How Bourne Energy's RiverStar Works

RiverStar Efficiency

Bourne Energy is also testing other hydropower products, including the OceanStar.
Bourne Energy is also testing other hydropower products, including the OceanStar.
Image courtesy of Bourne Energy

Solar, wind and hydropower are all sources of renewable energy. Yet moving water may be the most efficient of the three sources. It is denser than air, and, because river water is constantly flowing, it can provide power at all times of the day and in any weather conditions. By contrast, solar and wind power are only available about 25 percent of the time [source: Renewable Energy World]. (But read more on how this could be remedied in "How Solar Thermal Power Works" and "Is there a way to get solar energy at night?" (please link to new articles).) An estimated 2,800 gigawatts of power is available in the world's 200,000 miles (321,869 kilometers) of major rivers, just waiting to be harnessed [source: Bourne Energy].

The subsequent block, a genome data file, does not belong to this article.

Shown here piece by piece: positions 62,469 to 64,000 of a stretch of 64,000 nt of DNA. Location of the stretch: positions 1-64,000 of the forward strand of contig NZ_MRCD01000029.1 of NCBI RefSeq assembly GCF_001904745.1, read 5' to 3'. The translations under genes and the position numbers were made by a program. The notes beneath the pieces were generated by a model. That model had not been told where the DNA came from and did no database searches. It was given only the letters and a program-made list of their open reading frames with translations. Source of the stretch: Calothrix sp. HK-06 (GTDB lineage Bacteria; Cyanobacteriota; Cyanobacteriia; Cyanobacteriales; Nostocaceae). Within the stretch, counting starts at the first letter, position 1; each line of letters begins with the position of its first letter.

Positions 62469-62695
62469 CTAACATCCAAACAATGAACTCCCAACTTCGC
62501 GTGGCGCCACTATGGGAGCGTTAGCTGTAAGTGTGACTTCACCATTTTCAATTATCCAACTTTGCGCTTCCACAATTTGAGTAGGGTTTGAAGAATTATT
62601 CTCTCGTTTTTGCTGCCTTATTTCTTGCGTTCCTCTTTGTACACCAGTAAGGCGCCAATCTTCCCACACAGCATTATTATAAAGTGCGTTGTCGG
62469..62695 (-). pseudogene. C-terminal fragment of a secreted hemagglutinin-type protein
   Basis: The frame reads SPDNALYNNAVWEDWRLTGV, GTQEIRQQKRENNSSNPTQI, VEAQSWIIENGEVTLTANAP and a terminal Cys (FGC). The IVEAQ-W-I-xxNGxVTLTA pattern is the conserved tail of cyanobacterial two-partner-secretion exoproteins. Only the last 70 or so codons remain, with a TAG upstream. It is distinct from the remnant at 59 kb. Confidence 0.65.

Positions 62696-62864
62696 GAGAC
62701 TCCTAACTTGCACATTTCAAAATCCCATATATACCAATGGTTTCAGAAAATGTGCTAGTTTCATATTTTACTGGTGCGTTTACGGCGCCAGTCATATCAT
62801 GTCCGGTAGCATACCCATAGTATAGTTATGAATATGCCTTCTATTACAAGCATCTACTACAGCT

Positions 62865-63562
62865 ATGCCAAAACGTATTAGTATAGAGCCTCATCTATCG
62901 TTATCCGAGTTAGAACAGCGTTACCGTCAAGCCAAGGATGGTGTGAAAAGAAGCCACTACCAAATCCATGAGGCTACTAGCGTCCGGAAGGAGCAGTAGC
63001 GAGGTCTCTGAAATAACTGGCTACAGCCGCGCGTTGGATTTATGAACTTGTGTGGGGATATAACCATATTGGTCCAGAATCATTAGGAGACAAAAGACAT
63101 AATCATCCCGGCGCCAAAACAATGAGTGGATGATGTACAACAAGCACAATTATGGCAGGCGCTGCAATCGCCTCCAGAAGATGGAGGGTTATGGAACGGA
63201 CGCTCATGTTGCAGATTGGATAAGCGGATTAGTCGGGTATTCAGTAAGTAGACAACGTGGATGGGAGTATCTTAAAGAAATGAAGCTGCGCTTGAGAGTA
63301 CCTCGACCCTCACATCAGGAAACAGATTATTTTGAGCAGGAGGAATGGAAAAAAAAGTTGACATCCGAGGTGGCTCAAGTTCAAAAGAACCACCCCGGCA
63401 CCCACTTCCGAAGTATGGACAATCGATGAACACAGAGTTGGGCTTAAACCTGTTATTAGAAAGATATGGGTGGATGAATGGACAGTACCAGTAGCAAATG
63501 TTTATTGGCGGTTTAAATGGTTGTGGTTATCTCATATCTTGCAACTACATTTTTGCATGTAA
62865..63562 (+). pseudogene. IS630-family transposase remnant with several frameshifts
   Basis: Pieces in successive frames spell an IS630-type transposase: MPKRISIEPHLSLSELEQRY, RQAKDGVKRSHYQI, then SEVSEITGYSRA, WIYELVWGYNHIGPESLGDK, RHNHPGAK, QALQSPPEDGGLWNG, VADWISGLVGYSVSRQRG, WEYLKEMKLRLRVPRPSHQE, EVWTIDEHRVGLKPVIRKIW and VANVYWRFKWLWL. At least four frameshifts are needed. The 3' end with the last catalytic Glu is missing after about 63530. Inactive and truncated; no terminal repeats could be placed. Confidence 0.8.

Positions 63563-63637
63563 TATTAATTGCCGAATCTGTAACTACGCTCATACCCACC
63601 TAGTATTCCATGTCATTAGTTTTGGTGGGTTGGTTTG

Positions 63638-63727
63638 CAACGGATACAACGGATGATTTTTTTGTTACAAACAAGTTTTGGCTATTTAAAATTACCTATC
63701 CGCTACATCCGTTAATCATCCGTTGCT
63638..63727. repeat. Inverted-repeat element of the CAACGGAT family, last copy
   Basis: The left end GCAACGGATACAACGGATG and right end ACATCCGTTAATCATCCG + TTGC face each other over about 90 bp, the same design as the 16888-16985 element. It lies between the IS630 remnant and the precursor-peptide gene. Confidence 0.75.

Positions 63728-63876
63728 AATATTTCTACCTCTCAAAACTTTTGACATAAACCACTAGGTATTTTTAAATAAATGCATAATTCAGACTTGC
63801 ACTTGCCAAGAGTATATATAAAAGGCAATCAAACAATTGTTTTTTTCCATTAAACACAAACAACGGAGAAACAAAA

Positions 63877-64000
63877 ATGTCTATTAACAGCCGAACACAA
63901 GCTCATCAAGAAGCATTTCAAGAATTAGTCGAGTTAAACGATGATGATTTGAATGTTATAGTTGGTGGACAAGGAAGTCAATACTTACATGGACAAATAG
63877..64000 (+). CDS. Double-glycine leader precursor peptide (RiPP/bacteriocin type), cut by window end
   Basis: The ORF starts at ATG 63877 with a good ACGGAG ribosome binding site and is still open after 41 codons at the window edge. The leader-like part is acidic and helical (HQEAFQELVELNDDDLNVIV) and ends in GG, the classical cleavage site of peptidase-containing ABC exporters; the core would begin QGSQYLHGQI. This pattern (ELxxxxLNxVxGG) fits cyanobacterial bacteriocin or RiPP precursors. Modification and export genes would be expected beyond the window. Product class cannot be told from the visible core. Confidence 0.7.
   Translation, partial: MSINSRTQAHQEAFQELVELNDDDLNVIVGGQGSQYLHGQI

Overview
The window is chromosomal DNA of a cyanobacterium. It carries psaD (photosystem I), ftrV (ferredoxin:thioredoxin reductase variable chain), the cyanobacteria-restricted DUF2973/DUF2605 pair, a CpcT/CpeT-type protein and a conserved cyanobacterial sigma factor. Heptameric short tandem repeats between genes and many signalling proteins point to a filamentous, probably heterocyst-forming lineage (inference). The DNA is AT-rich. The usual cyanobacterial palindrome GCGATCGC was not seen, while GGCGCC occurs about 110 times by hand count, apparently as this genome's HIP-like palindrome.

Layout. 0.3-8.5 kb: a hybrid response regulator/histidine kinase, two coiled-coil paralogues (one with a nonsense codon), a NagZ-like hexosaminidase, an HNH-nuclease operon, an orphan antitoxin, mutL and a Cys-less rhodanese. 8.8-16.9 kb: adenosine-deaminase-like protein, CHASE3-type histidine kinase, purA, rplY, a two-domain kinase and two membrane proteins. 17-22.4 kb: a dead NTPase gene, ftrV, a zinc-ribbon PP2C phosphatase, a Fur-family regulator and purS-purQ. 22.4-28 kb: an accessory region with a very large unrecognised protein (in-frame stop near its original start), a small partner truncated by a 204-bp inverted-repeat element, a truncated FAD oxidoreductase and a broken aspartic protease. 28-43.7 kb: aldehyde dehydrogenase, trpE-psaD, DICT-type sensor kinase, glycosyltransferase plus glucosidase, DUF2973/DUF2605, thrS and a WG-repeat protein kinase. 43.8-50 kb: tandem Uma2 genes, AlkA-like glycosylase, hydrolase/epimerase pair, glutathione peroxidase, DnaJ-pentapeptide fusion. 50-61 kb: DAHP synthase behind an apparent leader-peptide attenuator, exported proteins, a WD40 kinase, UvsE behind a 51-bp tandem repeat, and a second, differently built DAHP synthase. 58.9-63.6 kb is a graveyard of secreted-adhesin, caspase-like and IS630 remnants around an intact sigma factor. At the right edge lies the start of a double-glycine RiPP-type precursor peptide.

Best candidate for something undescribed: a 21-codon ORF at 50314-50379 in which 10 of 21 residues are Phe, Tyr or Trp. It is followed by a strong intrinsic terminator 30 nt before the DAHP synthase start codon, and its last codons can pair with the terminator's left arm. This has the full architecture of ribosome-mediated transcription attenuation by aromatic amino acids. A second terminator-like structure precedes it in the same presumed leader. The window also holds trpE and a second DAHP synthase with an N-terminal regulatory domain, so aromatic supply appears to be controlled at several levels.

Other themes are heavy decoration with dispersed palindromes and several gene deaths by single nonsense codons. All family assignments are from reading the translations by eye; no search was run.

According to Bourne Energy, each RiverStar unit can generate up to 50 kilowatts of energy in a 4-knot current. One array can produce about 1 megawatt of electricity, enough to power about 1,000 homes [source: Bourne Energy].

Bourne Energy is also producing a backpack unit that weighs less than 30 pounds (14 kilograms) and can generate 500 kilowatts of energy. It is designed to be carried into remote areas and placed in small streams. This lightweight version of RiverStar not only can bring energy to areas that are currently without power, but it can also provide freshwater to these areas as well, says Chris Catlin, CEO of Bourne Energy.

The company is also testing two other energy-generating products: TidalStar and OceanStar, which are designed to harness the energy from tides and waves.